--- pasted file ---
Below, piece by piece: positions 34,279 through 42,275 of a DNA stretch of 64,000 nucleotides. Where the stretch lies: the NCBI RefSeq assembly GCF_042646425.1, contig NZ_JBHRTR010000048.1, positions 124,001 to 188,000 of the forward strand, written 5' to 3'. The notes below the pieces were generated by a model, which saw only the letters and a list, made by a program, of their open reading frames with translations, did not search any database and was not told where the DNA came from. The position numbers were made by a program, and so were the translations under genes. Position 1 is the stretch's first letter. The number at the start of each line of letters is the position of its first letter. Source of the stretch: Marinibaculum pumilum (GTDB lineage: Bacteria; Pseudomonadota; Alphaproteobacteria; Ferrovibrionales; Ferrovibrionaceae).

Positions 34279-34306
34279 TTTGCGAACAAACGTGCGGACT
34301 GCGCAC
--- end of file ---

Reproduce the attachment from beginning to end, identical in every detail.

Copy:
Below, piece by piece: positions 34,279 through 42,275 of a DNA stretch of 64,000 nucleotides. Where the stretch lies: the NCBI RefSeq assembly GCF_042646425.1, contig NZ_JBHRTR010000048.1, positions 124,001 to 188,000 of the forward strand, written 5' to 3'. The notes below the pieces were generated by a model, which saw only the letters and a list, made by a program, of their open reading frames with translations, did not search any database and was not told where the DNA came from. The position numbers were made by a program, and so were the translations under genes. Position 1 is the stretch's first letter. The number at the start of each line of letters is the position of its first letter. Source of the stretch: Marinibaculum pumilum (GTDB lineage: Bacteria; Pseudomonadota; Alphaproteobacteria; Ferrovibrionales; Ferrovibrionaceae).

Positions 34279-34306
34279 TTTGCGAACAAACGTGCGGACT
34301 GCGCAC